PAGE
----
Expensive cameras and camcorders are becoming more popular due to the likes of YouTube and Instagram, but have you thought about what you’d do if your precious device were to stop working, or worse, fall into the hands of a thief?
Our guide will take you through what you need to consider when taking out an insurance policy to cover your camera or additional equipment, and what other factors may affect whether your device is adequately protected.
In This Guide:
- What is camera insurance and what does it cover?
- What kinds of things aren’t covered by camera insurance?
- Do I need camera insurance?
- Will my home insurance cover my camera?
- Should I insure my camera as part of a multiple gadget insurance policy?
- What if I use my camera for commercial purposes?
- Will my camera be covered when I travel?
What is camera insurance and what does it cover?
Camera insurance protects your camera, camcorder, or action camera in the event that it becomes unusable for some reason. These policies can also include cover for dSLR and SLR cameras, and may protect them against:
- Mechanical or electrical breakdown (outside of the manufacturer’s warranty period)
- Accidental damage (including liquid damage, smashed screens, and cracked lenses)
Policies can also include cover for any equipment or accessories you have for your camera, such as tripods or lenses - but often you'll need to get a dedicate camera equipment insurance add-on to make sure that all of these things are covered.
In the event that your camera stops working and it cannot be repaired, then some policies will provide you with a replacement - check your policy wording to see if new for old cover is included.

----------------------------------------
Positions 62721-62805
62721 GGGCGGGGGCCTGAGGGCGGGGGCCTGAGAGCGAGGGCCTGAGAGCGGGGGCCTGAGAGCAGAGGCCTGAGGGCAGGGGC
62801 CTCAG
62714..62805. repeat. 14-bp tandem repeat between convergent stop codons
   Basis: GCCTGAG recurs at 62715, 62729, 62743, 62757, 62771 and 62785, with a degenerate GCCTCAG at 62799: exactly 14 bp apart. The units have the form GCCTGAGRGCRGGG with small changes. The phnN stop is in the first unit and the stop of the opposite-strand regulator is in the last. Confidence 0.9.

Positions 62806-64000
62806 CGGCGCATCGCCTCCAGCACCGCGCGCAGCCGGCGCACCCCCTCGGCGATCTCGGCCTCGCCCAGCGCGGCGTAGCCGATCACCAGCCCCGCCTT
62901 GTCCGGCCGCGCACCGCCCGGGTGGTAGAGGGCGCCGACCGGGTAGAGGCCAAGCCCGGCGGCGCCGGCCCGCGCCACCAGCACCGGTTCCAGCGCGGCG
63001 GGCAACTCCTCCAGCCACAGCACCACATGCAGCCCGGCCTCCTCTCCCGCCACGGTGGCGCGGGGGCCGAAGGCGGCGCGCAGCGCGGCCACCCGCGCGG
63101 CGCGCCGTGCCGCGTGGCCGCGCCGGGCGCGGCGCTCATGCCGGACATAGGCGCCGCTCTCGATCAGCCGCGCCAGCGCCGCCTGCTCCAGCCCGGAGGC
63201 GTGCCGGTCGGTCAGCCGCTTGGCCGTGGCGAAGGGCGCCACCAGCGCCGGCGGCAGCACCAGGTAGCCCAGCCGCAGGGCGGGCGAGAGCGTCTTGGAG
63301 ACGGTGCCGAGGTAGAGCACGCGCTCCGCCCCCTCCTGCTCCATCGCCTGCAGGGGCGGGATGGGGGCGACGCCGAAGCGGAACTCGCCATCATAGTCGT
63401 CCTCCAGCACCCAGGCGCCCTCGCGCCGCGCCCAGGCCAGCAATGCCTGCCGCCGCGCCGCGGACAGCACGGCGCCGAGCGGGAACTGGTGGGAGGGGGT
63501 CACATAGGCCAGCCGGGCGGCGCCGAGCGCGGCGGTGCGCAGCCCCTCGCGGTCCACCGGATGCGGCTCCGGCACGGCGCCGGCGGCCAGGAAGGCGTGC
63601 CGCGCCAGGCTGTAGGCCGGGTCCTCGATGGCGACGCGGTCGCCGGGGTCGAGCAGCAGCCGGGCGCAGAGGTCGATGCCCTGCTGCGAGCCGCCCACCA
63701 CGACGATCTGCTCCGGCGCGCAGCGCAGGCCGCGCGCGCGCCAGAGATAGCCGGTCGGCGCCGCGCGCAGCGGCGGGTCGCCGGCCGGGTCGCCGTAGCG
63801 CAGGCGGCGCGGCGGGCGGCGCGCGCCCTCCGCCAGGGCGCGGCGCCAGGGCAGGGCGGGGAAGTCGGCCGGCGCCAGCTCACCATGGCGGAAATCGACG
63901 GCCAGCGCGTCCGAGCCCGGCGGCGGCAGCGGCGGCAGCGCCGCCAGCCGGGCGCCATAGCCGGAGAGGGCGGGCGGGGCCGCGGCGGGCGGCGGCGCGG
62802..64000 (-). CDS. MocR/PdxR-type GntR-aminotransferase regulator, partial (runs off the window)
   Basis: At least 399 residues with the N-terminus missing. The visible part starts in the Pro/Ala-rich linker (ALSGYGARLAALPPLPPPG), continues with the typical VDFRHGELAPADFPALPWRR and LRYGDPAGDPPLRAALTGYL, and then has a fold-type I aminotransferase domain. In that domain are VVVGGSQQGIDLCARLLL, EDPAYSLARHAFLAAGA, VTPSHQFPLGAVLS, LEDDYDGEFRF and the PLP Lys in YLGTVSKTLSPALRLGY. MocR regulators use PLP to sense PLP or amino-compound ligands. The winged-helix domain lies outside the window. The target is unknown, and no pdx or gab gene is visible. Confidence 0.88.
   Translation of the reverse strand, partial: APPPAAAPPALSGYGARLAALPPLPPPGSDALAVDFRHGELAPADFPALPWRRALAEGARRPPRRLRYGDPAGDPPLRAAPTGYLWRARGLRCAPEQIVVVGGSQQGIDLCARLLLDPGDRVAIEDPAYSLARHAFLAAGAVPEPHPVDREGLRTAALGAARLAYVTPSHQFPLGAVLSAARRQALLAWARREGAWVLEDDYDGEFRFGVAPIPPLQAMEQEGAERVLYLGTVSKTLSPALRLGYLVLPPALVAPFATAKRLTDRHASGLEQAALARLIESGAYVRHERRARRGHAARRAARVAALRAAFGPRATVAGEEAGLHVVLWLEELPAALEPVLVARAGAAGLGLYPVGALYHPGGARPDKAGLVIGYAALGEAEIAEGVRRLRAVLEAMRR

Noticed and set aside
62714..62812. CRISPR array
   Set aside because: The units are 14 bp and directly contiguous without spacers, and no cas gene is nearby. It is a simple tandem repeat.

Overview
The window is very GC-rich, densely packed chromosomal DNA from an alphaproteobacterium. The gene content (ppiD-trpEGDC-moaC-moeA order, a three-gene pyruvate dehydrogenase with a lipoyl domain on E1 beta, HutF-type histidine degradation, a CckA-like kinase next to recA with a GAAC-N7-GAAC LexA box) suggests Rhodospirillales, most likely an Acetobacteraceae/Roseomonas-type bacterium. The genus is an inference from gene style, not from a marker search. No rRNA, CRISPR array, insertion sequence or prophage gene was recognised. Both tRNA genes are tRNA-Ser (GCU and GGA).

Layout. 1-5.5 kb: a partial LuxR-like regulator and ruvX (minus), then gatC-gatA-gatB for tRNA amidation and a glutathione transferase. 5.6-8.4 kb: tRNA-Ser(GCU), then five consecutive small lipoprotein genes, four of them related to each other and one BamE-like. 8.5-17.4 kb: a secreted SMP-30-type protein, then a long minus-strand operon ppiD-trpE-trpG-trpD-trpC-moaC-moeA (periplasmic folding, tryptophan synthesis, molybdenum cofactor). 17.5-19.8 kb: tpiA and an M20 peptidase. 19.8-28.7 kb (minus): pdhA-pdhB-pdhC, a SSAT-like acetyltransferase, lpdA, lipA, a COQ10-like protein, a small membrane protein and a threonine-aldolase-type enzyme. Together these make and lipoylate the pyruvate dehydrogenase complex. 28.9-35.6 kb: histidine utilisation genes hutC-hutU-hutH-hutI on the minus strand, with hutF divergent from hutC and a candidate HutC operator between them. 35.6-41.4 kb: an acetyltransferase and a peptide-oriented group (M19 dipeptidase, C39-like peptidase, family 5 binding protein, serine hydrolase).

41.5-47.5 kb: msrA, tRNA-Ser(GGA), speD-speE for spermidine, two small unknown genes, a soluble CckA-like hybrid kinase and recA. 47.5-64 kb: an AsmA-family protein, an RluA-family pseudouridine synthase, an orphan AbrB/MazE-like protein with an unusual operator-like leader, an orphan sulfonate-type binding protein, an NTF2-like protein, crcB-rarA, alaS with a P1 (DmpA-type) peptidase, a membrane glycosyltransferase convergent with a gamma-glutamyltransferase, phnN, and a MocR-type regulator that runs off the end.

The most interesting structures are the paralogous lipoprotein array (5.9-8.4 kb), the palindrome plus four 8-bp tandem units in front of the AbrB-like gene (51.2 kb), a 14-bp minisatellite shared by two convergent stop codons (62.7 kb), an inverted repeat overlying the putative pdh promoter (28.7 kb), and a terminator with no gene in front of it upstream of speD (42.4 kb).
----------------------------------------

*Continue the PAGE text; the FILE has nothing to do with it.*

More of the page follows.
Most manufacturers provide insurance in addition to their standard warranty, but third party insurance is available and can be very competitively priced if you search around.
What kinds of things aren’t covered by camera insurance?
Most insurance policies for cameras will exclude the following:
- General wear and tear that is expected as the product ages
- Cosmetic damage that has no effect on the performance of the camera (e.g. scratches or dents)
- Intentional damage that wasn’t caused by a third party (i.e. damage that was caused by you)
- Damage caused by not following the manufacturers instructions (including using unapproved accessories or unauthorised repairs)
- Defective products that are the manufacturer’s fault - including product recalls
- Devices that are being used for commercial purposes - business equipment cover or business insurance should be taken out to cover this
Insurers also tend to only cover devices that are under a certain age, so it’s best to purchase insurance as soon as you get your new camera.
As always, be sure to check the wording of your particular policy to be sure of what exactly is, and isn’t covered, by your camera insurance policy.
Do I need camera insurance?
Camera insurance isn’t always essential, however it can be a really good idea for some people. You should consider purchasing insurance if:
- The device you’ve bought is expensive and you won’t be able to readily replace it if something were to happen
- You think your camera is at risk of being damaged. For example, if you use your camera for outdoor photoshoots or you use an action camera for extreme sports
- You think that your device is at risk of being stolen, or you may lose your device